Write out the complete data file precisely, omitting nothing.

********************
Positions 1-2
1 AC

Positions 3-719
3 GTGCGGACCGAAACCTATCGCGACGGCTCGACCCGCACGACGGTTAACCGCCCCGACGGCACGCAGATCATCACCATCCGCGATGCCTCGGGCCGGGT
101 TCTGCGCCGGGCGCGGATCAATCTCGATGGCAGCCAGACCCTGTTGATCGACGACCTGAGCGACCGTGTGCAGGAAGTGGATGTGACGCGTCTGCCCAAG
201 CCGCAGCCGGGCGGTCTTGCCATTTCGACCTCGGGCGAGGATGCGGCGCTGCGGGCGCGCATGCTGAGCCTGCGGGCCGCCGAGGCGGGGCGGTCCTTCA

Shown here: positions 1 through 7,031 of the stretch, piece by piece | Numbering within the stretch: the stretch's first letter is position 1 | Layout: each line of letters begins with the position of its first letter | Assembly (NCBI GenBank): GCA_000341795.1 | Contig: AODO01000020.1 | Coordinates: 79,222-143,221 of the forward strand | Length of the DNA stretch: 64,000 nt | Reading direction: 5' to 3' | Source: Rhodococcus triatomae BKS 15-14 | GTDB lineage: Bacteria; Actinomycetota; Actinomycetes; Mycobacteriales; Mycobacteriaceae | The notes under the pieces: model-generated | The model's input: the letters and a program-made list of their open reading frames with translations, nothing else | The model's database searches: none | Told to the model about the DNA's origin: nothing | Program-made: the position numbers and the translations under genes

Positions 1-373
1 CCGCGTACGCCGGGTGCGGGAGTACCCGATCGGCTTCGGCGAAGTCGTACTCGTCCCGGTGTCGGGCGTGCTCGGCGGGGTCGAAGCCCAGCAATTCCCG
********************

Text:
Positions 1-2
1 AC

Positions 3-719
3 GTGCGGACCGAAACCTATCGCGACGGCTCGACCCGCACGACGGTTAACCGCCCCGACGGCACGCAGATCATCACCATCCGCGATGCCTCGGGCCGGGT
101 TCTGCGCCGGGCGCGGATCAATCTCGATGGCAGCCAGACCCTGTTGATCGACGACCTGAGCGACCGTGTGCAGGAAGTGGATGTGACGCGTCTGCCCAAG
201 CCGCAGCCGGGCGGTCTTGCCATTTCGACCTCGGGCGAGGATGCGGCGCTGCGGGCGCGCATGCTGAGCCTGCGGGCCGCCGAGGCGGGGCGGTCCTTCA

Shown here: positions 1 through 7,031 of the stretch, piece by piece | Numbering within the stretch: the stretch's first letter is position 1 | Layout: each line of letters begins with the position of its first letter | Assembly (NCBI GenBank): GCA_000341795.1 | Contig: AODO01000020.1 | Coordinates: 79,222-143,221 of the forward strand | Length of the DNA stretch: 64,000 nt | Reading direction: 5' to 3' | Source: Rhodococcus triatomae BKS 15-14 | GTDB lineage: Bacteria; Actinomycetota; Actinomycetes; Mycobacteriales; Mycobacteriaceae | The notes under the pieces: model-generated | The model's input: the letters and a program-made list of their open reading frames with translations, nothing else | The model's database searches: none | Told to the model about the DNA's origin: nothing | Program-made: the position numbers and the translations under genes

Positions 1-373
1 CCGCGTACGCCGGGTGCGGGAGTACCCGATCGGCTTCGGCGAAGTCGTACTCGTCCCGGTGTCGGGCGTGCTCGGCGGGGTCGAAGCCCAGCAATTCCCG